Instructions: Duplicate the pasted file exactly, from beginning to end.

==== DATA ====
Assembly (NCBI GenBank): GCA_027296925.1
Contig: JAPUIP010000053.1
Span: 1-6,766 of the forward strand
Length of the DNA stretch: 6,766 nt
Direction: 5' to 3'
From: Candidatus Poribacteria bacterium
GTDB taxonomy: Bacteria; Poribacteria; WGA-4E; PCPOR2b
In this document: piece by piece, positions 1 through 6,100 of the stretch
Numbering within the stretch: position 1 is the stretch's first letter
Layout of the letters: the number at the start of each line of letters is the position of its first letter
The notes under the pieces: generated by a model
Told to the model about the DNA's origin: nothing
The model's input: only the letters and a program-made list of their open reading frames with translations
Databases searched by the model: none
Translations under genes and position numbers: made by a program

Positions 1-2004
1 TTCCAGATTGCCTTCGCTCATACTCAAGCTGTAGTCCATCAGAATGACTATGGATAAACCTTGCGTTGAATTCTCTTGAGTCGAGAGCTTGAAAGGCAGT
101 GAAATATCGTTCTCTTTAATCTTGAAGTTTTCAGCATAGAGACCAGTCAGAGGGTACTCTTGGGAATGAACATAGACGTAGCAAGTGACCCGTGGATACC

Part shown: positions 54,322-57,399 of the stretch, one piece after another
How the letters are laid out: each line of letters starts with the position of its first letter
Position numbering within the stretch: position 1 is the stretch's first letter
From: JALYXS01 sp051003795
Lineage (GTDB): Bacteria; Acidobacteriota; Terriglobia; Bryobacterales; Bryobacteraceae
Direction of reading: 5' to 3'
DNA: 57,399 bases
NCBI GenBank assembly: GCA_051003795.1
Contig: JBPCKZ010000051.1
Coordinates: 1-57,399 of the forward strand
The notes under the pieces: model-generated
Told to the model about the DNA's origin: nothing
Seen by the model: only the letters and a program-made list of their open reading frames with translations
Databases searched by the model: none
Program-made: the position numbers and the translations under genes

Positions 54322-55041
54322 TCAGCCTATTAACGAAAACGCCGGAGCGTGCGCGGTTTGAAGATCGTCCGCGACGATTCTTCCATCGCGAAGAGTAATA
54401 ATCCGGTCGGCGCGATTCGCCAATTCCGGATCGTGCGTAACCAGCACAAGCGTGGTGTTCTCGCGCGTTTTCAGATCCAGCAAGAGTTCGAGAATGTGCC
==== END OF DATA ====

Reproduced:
Assembly (NCBI GenBank): GCA_027296925.1
Contig: JAPUIP010000053.1
Span: 1-6,766 of the forward strand
Length of the DNA stretch: 6,766 nt
Direction: 5' to 3'
From: Candidatus Poribacteria bacterium
GTDB taxonomy: Bacteria; Poribacteria; WGA-4E; PCPOR2b
In this document: piece by piece, positions 1 through 6,100 of the stretch
Numbering within the stretch: position 1 is the stretch's first letter
Layout of the letters: the number at the start of each line of letters is the position of its first letter
The notes under the pieces: generated by a model
Told to the model about the DNA's origin: nothing
The model's input: only the letters and a program-made list of their open reading frames with translations
Databases searched by the model: none
Translations under genes and position numbers: made by a program

Positions 1-2004
1 TTCCAGATTGCCTTCGCTCATACTCAAGCTGTAGTCCATCAGAATGACTATGGATAAACCTTGCGTTGAATTCTCTTGAGTCGAGAGCTTGAAAGGCAGT
101 GAAATATCGTTCTCTTTAATCTTGAAGTTTTCAGCATAGAGACCAGTCAGAGGGTACTCTTGGGAATGAACATAGACGTAGCAAGTGACCCGTGGATACC

Part shown: positions 54,322-57,399 of the stretch, one piece after another
How the letters are laid out: each line of letters starts with the position of its first letter
Position numbering within the stretch: position 1 is the stretch's first letter
From: JALYXS01 sp051003795
Lineage (GTDB): Bacteria; Acidobacteriota; Terriglobia; Bryobacterales; Bryobacteraceae
Direction of reading: 5' to 3'
DNA: 57,399 bases
NCBI GenBank assembly: GCA_051003795.1
Contig: JBPCKZ010000051.1
Coordinates: 1-57,399 of the forward strand
The notes under the pieces: model-generated
Told to the model about the DNA's origin: nothing
Seen by the model: only the letters and a program-made list of their open reading frames with translations
Databases searched by the model: none
Program-made: the position numbers and the translations under genes

Positions 54322-55041
54322 TCAGCCTATTAACGAAAACGCCGGAGCGTGCGCGGTTTGAAGATCGTCCGCGACGATTCTTCCATCGCGAAGAGTAATA
54401 ATCCGGTCGGCGCGATTCGCCAATTCCGGATCGTGCGTAACCAGCACAAGCGTGGTGTTCTCGCGCGTTTTCAGATCCAGCAAGAGTTCGAGAATGTGCC